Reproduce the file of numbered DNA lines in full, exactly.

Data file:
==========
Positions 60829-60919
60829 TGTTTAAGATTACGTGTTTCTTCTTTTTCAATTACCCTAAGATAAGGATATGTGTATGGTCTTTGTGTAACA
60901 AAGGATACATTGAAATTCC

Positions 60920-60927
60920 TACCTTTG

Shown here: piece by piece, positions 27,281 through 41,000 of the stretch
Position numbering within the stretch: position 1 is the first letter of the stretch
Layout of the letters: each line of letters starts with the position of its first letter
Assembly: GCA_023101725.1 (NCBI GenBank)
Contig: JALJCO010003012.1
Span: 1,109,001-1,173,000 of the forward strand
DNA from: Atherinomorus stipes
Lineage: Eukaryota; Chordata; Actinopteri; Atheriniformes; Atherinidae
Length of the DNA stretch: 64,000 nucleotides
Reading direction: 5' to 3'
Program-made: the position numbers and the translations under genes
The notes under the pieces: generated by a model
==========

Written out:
Positions 60829-60919
60829 TGTTTAAGATTACGTGTTTCTTCTTTTTCAATTACCCTAAGATAAGGATATGTGTATGGTCTTTGTGTAACA
60901 AAGGATACATTGAAATTCC

Positions 60920-60927
60920 TACCTTTG

Shown here: piece by piece, positions 27,281 through 41,000 of the stretch
Position numbering within the stretch: position 1 is the first letter of the stretch
Layout of the letters: each line of letters starts with the position of its first letter
Assembly: GCA_023101725.1 (NCBI GenBank)
Contig: JALJCO010003012.1
Span: 1,109,001-1,173,000 of the forward strand
DNA from: Atherinomorus stipes
Lineage: Eukaryota; Chordata; Actinopteri; Atheriniformes; Atherinidae
Length of the DNA stretch: 64,000 nucleotides
Reading direction: 5' to 3'
Program-made: the position numbers and the translations under genes
The notes under the pieces: generated by a model